Film Festival: Rebooting Jainism 25.0*

Must watch films for Jains in the 21st century.

More than 2500 years old, Jainism is still one of the most powerful philosophical-spiritual worldviews in the world. It is an in-depth inquiry into the roots of violence as it opens up deep questions such as anekantvad, asteya, aparigraha. These conceptual frameworks challenge mainstream understandings around monoculture, ownership, power, wealth, etc. They are critical to opening up our imaginations and re-imagining our global exploitative and dysfunctional systems.

What makes Jainism particularly appealing is that it is not just an abstract set of principles. Rather, it is committed to showing up and being practiced in our everyday lives.

But Jainism is stuck. It is stuck on narrowly focusing on certain rituals. It is stuck on a vegetarianism arrogant high-horse. It is stuck on the treadmill of its own success in the money game. It is stuck in politics and hypocrises of its own community. The result is that Jainism has been conspicuously absent from many of the world’s most important intellectual debates and movements over the last 100 years (the last significant thinkers interpreting, contextualising and articulating Jain principles in the modern world were probably Gandhi ji and Osho).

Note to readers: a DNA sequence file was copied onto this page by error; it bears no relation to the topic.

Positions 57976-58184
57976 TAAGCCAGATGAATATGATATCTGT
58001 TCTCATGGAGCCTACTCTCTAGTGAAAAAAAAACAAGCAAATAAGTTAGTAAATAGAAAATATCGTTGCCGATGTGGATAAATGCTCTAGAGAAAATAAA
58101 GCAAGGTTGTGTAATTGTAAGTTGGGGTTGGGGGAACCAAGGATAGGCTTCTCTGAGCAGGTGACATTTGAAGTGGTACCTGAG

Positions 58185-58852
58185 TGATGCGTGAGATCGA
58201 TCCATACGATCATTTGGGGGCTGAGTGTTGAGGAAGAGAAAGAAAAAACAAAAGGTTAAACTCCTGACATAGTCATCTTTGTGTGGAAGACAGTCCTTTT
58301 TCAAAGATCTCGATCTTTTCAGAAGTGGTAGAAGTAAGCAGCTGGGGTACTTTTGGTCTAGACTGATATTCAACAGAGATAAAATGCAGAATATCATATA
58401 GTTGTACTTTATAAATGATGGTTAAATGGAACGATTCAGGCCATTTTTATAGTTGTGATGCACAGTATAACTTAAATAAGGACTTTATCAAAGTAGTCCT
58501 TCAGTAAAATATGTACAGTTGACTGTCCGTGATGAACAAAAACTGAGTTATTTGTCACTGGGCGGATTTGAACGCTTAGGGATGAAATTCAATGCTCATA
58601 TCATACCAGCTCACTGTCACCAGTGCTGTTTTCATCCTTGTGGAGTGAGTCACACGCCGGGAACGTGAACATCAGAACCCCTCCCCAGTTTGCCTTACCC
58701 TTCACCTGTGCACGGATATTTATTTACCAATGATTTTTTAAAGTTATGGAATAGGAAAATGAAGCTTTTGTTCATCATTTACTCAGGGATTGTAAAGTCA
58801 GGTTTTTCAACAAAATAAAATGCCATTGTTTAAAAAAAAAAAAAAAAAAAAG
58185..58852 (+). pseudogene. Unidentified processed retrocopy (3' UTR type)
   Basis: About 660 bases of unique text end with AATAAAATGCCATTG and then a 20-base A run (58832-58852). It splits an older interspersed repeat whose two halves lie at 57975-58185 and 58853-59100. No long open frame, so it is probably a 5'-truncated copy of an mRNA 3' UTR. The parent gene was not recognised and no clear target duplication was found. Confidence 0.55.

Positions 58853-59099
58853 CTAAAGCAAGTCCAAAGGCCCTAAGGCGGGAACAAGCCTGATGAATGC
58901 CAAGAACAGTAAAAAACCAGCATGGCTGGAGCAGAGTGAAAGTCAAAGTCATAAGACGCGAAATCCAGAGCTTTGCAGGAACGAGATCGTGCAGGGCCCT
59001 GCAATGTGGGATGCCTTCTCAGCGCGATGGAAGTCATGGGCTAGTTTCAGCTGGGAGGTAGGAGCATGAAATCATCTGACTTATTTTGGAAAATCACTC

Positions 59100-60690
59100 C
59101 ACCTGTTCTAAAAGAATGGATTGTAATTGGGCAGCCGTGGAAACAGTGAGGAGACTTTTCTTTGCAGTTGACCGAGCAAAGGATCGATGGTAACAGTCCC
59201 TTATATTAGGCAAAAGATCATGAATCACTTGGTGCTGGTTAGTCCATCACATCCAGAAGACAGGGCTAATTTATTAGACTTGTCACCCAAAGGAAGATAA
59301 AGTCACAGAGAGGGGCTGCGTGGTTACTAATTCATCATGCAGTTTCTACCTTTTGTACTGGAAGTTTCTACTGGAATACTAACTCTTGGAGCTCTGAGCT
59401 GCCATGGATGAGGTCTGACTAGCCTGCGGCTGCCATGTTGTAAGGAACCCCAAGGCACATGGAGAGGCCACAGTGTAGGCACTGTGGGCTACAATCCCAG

It requires a re-boot.

Each of the previous 24 tirthankars came to help clarify and elaborate different elements Jainism at different moments of history. We are inspired by them.

This film festival has been assembled with the intention to help Jains, young and old, reconnect with the depth and wisdom of Jainism and re-make it for the times we live in. You will notice that most of the films are from the West. This is significant as people in these countries are waking up and have started to come to some critical understanding of the American Dream and the global systems that support it. We can learn a lot about the global system from their mistakes.

It is urgent that we shift Jainism from being only about individual behaviour choices within a larger corrupt and violent system to actually re-defining and building new systems — Mahavir’s economics, Mahavir’s politics, Mahavir’s education, etc. The Jain community, though small in numbers, has the philosophical, intellectual, political and financial resources to do this.

We invite you to share your reflections on how you see each of these films being relevant to deepening our understanding of and connection to Jainism.

  • Manish Jain, Junglee Jains Group

Please share additional films which you feel should be in this festival with us @ <manish@swaraj.org>. Thank you.

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